• June 17: Mohammed Morsi defeats Ahmed Shafiq, the last prime minister under Mubarak, with 51.7 percent of the vote in a runoff presidential election, taking office on June 30.
• Aug. 12: Morsi removes the defense minister and military chief, Field Marshal Hussein Tantawi, and replaces him with Lt. Gen. Abdel-Fattah El-Sisi.
• Nov. 22: Morsi unilaterally decrees greater powers for himself, giving his decisions immunity from judicial review and barring the courts from dissolving an assembly charged with drafting a new constitution. The move sparks days of protests. Islamists hurriedly finalize a draft constitution and Morsi sets a Dec. 15 date for a referendum.
• Dec. 15-Dec. 22: Egyptians approve the constitution by referendum, with 63.8 percent voting in favor but turnout low.
• Jan. 26: Death sentences handed down on 21 people accused in taking part in deadly soccer violence the year before set off days of clashes between protesters and police in the Mediterranean city of Port Said, with dozens killed.
• Mar. 12: Egypt rejects an offer of a $750 million rescue loan from the IMF. In the coming months, fuel and electricity shortages stoke discontent, while a campaign called Tamarod, or “Rebel,” gathers signatures calling for Morsi's removal and early presidential elections.
• June 30: On Morsi's anniversary in office, millions of Egyptians begin days of massive demonstrations demanding he step down, claiming he has abused his power. The military gives him 48 hours to reach an agreement with his opponents, but he vows to stay in power.
• July 3: El-Sisi announces Morsi's removal, installing Constitutional Court Chief Justice Adly Mansour as interim president. Tens of thousands of Morsi supporters camp out in two sit-ins in Cairo's streets demanding his return.
• July 8: Egyptian soldiers fire on Morsi supporters protesting outside a military facility in Cairo, killing over 50. Each side blames the other for starting the violence.
• Aug. 14: More than 600 people are killed when riot police clear the two pro-Morsi sit-ins in Cairo. Islamists retaliate by torching government buildings, churches and police stations.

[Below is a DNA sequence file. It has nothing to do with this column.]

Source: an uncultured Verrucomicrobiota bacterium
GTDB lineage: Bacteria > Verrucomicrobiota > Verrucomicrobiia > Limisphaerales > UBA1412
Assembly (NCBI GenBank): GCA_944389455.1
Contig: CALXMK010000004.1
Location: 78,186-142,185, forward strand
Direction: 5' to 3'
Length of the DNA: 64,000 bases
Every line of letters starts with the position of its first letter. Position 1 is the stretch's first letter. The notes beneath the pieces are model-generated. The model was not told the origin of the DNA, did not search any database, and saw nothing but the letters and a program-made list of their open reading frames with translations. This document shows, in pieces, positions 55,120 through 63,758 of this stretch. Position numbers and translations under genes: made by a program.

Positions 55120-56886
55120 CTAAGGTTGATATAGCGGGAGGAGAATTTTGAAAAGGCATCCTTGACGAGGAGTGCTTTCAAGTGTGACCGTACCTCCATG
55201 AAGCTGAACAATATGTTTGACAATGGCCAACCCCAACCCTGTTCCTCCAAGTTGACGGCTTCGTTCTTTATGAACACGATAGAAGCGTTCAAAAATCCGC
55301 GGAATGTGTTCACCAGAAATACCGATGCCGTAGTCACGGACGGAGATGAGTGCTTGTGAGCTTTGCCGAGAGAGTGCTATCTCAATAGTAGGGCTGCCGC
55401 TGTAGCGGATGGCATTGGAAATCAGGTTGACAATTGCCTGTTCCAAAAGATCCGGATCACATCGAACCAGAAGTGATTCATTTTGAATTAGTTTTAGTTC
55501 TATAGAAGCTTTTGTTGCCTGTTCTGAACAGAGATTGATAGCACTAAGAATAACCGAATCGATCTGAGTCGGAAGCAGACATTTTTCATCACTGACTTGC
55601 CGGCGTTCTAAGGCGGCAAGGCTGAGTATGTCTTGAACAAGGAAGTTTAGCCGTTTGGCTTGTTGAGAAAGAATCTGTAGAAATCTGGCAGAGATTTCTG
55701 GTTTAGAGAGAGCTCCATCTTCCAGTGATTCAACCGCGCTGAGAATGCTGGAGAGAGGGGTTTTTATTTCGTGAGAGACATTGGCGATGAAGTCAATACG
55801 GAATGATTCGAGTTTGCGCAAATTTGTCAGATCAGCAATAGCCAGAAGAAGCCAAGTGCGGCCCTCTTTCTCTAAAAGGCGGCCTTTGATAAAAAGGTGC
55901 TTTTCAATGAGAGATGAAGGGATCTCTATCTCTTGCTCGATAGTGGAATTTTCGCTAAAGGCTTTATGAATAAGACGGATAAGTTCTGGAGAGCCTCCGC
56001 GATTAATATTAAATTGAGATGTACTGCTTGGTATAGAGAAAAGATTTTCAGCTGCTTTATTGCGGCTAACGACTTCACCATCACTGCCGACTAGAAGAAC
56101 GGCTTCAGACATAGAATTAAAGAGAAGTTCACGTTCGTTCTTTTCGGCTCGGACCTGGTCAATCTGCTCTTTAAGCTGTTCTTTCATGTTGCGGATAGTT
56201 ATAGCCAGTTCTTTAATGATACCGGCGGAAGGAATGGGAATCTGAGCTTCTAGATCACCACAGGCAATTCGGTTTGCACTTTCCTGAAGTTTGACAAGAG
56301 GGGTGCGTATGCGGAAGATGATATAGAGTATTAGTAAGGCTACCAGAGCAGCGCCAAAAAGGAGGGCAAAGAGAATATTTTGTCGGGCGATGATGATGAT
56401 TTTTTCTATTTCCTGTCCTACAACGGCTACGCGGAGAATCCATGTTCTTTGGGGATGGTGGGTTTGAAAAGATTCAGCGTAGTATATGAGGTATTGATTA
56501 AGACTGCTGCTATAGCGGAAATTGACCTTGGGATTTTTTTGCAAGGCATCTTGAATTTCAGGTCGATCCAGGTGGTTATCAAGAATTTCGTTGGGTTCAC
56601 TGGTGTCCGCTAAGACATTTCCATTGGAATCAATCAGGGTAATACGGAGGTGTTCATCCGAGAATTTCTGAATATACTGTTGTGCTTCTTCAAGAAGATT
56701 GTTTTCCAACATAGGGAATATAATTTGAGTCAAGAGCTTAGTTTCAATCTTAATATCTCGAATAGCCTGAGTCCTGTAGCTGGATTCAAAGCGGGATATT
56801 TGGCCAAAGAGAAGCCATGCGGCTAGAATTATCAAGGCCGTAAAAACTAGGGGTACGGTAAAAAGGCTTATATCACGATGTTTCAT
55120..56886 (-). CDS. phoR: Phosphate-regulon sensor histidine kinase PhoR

• Aug. 19: Suspected militants kill 25 policemen in the Sinai Peninsula. Militant attacks escalate in Sinai over the following months, with shootings, bombings and suicide attacks against security officials and troops.
• Sept. 23: A court orders the Brotherhood banned and its assets confiscated.
• Oct. 6: At least 51 are people killed when security forces and Islamist protesters clash during a national holiday.
• Nov. 4: Morsi is flown by helicopter from his secret detention place to a police academy in eastern Cairo to begin his trial for allegedly inciting violence, the first of several. Some charges against him carry the death penalty.
• Dec. 25: The government designates the Brotherhood a terrorist organization, the latest measure in the crackdown against the group.
• Jan 14: Egyptians vote in a referendum on amendments to the constitution adopted under Morsi in 2012. The referendum, considered a key step in the military's post-Morsi political roadmap, approves the charter, with 98.1 percent casting a “yes” ballot. Turnout is less than 39 percent.
• Jan. 25: Clashes between security forces and protesters on the third anniversary of the country's 2011 uprising leave at least 49 dead. Estimates of the total death toll from political violence since Mursi's July 3 overthrow now run into the thousands.
• Mar. 24: A court sentences to death nearly 530 suspected Morsi supporters over a deadly attack on a police station, capping a swift, two-day mass trial in which defense attorneys were not allowed to present their case. A second mass trial by same judge begins the next day.
• Mar. 26: Ending months of anticipation, El-Sisi announces that he has resigned from the military and will run for president in elections scheduled for next month. — AP